It Is Fine! Everything Is Fine.

2007 movie

Rating: 16/20 (Anonymous: 14/20)

Plot: Paul, a middle-aged man suffering from Cerebral Palsy, is wasting away in a nursing home. All he wants to do is be like everybody else and often fantasizes about just that. Except "everybody else" in this case is limited to men who strangle women after they sleep with them.

This isn't widely available, and a lot of people would argue that it shouldn't be. This is far from a perfectly-constructed movie. Heck, it's far from a competently-constructed movie. But there's a backstory that transforms this from just a movie to a work of art. The screenwriter and lead is the late Steven C. Stewart, a guy who really did suffer from Cerebral Palsy and who spent the better part of his life imprisoned in a nursing home. The great Crispin Hellion Glover brought his story to life. He does it cheaply--with some gross colors, some really obvious classical music choices, and more than a few editing errors. But there's a refreshing naivete with both the writing and the direction (the latter, possibly intentional) that makes this like outsider art. Outsider art made by an insider? When I was trying to put some words together, I had trouble coming up with anything better than "hideously beautiful," cheap and oxymoronic. Typing "hideously beautiful" embarrasses me as much as some of things I laughed at (uncomfortably) while watching this movie. There's a very dark humor throughout the story as well as some unintentionally funny (or are they intentionally unintentionally funny?) moments, especially any time Crispin Glover's dad Bruce is on-screen. If Bruce Glover doesn't win my yearly Torgo for his small role here, I'll be surprised. I really liked the beginning and end of the movie (a framing device), a terrific scene with police detectives and bendy straws, and a final murder scene that stretches so far into ridiculous territory that it hits you in the eye and makes you ejaculate raisins. Literally! Watching this movie with a crowd of people was fascinating to me. I believe most of the crowd liked what they saw, probably because they came to the theater knowing exactly what to expect, but I think it was liked in different ways. I don't frequently watch movies in big crowds, but I can't remember ever seeing a movie that got this much of a reaction, and that's worth something right there. Well, maybe Ernest Goes to Camp.

I saw this at the IMA. Crispin Glover showed a slide show and read from eight of his novels. Then, he showed this movie. Then, he came back out and kind of answered people's questions. My appreciation for America's finest actor has grown. I didn't stick around to have my cd cover autographed and get a picture because I was tired. I really hope he comes back to Indy some time to show his first movie.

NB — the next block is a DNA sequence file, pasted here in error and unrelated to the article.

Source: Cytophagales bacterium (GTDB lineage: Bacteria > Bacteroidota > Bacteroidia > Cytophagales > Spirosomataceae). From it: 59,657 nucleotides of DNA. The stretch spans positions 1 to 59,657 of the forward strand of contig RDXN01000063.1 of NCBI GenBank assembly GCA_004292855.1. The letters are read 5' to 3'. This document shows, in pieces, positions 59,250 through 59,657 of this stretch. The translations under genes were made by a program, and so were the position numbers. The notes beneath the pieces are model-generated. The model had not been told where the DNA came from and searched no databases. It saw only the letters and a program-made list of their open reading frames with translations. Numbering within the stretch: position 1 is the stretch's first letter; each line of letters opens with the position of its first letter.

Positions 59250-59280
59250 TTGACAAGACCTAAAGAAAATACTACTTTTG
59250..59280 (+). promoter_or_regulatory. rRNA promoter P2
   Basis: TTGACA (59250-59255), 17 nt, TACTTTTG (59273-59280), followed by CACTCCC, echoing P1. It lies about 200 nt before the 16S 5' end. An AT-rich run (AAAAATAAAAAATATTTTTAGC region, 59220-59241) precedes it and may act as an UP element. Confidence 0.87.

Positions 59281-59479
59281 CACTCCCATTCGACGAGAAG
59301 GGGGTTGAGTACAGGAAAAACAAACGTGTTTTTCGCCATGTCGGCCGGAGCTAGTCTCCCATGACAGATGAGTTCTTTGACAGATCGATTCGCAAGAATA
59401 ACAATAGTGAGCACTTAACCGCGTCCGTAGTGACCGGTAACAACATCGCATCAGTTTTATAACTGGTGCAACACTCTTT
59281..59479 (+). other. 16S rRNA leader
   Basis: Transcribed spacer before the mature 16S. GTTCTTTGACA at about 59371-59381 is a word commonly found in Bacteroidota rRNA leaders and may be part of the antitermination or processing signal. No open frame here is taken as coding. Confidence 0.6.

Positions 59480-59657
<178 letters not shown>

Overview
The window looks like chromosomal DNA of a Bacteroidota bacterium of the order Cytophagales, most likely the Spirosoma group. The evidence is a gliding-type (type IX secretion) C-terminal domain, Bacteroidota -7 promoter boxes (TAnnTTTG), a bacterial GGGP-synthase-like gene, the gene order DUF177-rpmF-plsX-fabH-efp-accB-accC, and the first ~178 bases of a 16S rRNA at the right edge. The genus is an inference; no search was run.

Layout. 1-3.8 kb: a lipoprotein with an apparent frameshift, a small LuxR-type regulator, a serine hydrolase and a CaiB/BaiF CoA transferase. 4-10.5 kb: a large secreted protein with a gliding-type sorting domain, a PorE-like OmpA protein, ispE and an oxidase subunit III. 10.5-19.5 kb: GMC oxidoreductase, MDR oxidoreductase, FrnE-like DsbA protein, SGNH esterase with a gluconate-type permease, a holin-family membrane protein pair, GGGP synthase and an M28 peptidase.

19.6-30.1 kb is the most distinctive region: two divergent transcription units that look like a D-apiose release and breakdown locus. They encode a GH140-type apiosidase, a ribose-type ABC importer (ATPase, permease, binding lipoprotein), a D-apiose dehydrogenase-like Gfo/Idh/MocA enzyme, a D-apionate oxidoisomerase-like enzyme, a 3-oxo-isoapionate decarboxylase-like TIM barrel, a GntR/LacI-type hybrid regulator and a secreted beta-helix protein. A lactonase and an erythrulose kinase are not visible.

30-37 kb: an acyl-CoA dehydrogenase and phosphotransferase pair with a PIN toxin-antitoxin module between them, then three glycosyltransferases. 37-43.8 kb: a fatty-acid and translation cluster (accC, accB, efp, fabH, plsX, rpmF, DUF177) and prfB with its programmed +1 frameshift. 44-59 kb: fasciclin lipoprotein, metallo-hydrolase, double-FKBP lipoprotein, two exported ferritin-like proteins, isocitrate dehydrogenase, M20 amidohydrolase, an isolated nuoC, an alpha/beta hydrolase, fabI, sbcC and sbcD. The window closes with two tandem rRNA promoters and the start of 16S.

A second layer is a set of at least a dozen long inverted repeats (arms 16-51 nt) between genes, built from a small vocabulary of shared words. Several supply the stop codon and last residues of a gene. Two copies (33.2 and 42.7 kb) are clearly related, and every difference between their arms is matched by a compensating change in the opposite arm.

One final note: Although I don't think any of you will see this (other than Larst), I do feel the need to warn you. The violence isn't graphic, but there's a lot of sex. This isn't for everybody, but for the right, open-minded audience, this delivers.

Evil Dead 2

1987 greatest movie ever candidate

Rating: 20/20

Plot: Ash and his girlfriend accidentally unleash evil in a secluded cabin. The evil longs for their souls, and Ash has to fight against trees, anthropomorphized decor, zombie creatures, his dead girlfriend, a deer head, and his own hand in order to save his.

Question: Is there a better performance in the history of cinema than Bruce Campbell's here? I doubt it! Once this thing gets going, it stays going. Horror-comedy chaos, quotable, a disturbing (and impossible) amount of blood, ingenious special effects, a creative visual sense. This movie's got it all! The scenes that make me want to watch this over and over again: 1) the possessed hand, 2) the scene where everything in the room starts laughing at Bruce Campbell, 3) the woodshed transformation scene, 4) the scene where the evil thing is chasing Ash through the house, 5) almost every other scene in the movie, the exception being the scene where his dead girlfriend is dancing. No, that's brilliant, too! Evil Dead 2 also has a great ending, one that really makes the lame sequel even more disappointing. This movie is and will always be a religious experience.

There will be no comments for this movie because I don't want anybody wasting their time typing about how right I am.

Marjoe / Thoth

1972 documentary

Rating: 16/20

Plot: Follows Marjoe (combines the names Mary and Joseph) Gortner on a tour of Pentecostal tent revivals and churches. Marjoe became a preacher at age 4, exploited by his parents but winnin' souls to Jesus throughout the Bible belt. He resurrects (pun intended!) his career as a rockin' evangelist in his twenties, not as a believer but as a charlatan. He assembles a film crew to chronicle what will wind up being his last revival tour.

I knew of Marjoe because I had a copy of some recordings he'd done as a child. He's a fascinating figure, and I watched this wondering why the heck he was allowing himself to be filmed since it would end his fraudulent career as a half-chicken/half-Rolling Stone